Visible to the public CPS: Synergy: Collaborative Research: Diagnostics and Prognostics Using Temporal Causal Models for Cyber Physical Systems- A Case of Smart Electric GridConflict Detection Enabled

Project Details
Lead PI:Gabor Karsai
Co-PI(s):Abhishek Dubey
Performance Period:10/01/13 - 09/30/16
Institution(s):Vanderbilt University
Sponsor(s):National Science Foundation
Award Number:1329803
1000 Reads. Placed 299 out of 804 NSF CPS Projects based on total reads on all related artifacts.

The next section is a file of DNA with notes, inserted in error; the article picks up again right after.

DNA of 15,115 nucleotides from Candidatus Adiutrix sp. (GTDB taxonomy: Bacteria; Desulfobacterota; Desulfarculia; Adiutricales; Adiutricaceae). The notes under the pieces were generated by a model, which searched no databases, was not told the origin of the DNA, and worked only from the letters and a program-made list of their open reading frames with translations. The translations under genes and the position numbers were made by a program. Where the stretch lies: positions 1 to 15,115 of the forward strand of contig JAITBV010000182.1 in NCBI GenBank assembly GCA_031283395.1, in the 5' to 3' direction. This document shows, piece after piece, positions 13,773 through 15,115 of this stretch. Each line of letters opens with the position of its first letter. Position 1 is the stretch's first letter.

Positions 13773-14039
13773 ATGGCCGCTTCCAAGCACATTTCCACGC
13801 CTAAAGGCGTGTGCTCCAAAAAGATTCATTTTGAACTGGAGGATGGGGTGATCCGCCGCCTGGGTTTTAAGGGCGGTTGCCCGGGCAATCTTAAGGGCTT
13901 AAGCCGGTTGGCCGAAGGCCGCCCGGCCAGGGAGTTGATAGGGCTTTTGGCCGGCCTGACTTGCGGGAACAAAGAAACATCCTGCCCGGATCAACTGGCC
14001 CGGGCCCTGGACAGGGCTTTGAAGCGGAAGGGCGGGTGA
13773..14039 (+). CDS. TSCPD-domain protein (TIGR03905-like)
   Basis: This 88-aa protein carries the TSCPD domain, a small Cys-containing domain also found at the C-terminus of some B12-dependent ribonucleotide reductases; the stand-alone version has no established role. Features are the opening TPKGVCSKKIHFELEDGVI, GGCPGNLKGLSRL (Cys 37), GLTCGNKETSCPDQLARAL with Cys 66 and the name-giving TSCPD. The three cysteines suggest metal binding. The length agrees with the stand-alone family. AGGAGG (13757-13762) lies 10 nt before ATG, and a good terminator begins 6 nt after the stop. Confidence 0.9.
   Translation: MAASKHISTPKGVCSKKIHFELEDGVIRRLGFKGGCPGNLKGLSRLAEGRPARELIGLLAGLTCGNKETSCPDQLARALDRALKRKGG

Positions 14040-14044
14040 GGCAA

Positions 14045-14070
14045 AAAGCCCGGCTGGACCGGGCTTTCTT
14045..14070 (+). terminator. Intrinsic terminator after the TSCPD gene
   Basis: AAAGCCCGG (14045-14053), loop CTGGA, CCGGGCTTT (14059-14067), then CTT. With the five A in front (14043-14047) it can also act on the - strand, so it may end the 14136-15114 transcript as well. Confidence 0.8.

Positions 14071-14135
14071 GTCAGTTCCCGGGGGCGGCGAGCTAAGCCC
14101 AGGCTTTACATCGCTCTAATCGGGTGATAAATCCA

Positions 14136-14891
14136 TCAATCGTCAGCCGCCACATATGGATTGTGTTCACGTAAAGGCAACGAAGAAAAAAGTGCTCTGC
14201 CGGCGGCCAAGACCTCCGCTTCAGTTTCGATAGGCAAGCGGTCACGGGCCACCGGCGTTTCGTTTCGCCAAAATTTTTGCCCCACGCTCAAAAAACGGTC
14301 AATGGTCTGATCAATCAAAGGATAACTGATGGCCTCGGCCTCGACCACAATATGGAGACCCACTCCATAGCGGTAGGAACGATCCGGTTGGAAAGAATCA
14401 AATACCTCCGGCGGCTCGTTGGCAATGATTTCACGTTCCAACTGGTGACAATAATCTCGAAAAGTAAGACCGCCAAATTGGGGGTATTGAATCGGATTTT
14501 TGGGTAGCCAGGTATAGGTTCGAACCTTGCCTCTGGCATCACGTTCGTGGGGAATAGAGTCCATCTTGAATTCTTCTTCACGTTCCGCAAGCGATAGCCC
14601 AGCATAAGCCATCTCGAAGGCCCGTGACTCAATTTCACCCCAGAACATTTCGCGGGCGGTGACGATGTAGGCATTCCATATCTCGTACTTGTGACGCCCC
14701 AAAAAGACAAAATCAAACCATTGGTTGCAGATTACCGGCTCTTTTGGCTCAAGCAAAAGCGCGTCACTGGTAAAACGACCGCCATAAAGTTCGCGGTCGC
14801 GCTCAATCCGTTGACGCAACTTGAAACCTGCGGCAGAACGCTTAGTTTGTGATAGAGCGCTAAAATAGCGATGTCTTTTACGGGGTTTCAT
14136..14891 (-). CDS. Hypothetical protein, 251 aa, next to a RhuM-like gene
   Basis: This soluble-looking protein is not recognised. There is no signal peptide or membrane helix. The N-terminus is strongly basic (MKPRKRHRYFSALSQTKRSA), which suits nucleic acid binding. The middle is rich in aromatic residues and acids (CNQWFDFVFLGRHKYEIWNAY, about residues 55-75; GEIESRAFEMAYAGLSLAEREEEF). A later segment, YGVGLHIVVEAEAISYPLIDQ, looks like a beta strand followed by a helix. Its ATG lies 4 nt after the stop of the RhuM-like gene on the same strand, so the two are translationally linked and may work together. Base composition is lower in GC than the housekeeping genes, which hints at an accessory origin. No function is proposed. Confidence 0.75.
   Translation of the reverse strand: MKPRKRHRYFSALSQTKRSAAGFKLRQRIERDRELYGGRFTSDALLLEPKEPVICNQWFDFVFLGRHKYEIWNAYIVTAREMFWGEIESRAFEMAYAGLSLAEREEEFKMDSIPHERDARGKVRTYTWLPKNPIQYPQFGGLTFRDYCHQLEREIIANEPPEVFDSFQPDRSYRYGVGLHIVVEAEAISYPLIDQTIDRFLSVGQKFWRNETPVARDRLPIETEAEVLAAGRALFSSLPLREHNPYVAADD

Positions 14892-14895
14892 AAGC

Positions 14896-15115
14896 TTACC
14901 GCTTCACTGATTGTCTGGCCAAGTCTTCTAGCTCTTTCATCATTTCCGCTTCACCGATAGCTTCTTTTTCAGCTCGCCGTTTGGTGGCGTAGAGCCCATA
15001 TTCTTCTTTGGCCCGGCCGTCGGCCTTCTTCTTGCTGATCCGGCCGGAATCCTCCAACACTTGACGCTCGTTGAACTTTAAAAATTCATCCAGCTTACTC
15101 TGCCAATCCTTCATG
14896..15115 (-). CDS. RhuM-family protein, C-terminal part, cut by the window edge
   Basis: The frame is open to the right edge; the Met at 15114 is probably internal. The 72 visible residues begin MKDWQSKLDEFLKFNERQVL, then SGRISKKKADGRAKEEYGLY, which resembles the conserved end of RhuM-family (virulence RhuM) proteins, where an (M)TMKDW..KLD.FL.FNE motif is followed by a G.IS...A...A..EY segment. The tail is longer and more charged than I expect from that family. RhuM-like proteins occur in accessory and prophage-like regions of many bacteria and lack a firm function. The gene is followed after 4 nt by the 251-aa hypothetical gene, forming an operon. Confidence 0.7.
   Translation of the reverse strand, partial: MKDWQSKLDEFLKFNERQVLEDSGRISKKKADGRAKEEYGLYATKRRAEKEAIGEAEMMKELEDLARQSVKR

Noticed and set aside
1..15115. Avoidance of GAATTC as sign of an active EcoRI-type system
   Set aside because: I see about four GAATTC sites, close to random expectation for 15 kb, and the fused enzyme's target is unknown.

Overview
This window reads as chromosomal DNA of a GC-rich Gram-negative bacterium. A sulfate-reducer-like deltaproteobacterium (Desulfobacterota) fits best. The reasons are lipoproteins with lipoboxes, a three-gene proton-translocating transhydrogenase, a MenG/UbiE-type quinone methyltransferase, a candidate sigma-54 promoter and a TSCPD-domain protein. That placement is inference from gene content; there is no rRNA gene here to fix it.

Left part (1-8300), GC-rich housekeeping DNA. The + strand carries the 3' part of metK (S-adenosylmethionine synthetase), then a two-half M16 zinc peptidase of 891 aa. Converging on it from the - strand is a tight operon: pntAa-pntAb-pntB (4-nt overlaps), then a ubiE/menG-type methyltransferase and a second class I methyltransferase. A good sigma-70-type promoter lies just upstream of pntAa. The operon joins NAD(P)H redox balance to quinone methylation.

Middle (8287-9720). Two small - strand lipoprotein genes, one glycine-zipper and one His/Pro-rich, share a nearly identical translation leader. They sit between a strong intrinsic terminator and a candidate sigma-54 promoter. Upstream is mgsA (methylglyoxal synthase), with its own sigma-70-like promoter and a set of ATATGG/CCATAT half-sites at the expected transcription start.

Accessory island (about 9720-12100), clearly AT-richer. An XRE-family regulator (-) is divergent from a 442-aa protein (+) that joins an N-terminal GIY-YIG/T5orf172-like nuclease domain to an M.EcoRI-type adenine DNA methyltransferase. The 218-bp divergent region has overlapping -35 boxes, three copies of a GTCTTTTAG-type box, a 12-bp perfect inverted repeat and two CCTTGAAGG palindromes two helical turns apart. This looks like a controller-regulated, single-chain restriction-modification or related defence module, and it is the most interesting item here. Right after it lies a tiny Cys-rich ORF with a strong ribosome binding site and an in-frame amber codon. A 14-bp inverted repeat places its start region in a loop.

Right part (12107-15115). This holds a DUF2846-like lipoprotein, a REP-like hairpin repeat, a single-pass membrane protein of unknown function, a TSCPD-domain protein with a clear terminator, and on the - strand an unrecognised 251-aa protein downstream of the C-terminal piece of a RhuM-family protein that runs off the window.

Abstract: Reliable operation of cyber-physical systems (CPS) of societal importance such as Smart Electric Grids is critical for the seamless functioning of a vibrant economy. Sustained power outages can lead to major disruptions over large areas costing millions of dollars. Efficient computational techniques and tools that curtail such systematic failures by performing fault diagnosis and prognostics are therefore necessary. The Smart Electric Grid is a CPS: it consists of networks of physical components (including generation, transmission, and distribution facilities) interfaced with cyber components (such as intelligent sensors, communication networks, and control software). This grant provides funding to develop new methods to build models for the smart grid representing the failure dependencies in the physical and cyber components. The models will be used to build an integrated system-wide solution for diagnosing faults and predicting future failure propagations that can account for existing protection mechanisms. The original contribution of this work will be in the integrated modeling of failures on multiple levels in a large distributed cyber-physical system and the development of novel, hierarchical, robust, online algorithms for diagnostics and prognostics. If successful, the model-based fault diagnostics and prognostics techniques will improve the effectiveness of isolating failures in large systems by identifying impending failure propagations and determining the time to critical failures that will increase system reliability and reduce the losses accrued due to failures. This work will bridge the gap between fault management approaches used in computer science and power engineering that are needed as the grid becomes smarter, more complex, and more data intensive. Outcomes of this project will include modeling and run-time software prototypes, research publications, and experimental results in collaborations with industry partners that will be made available to the scientific community.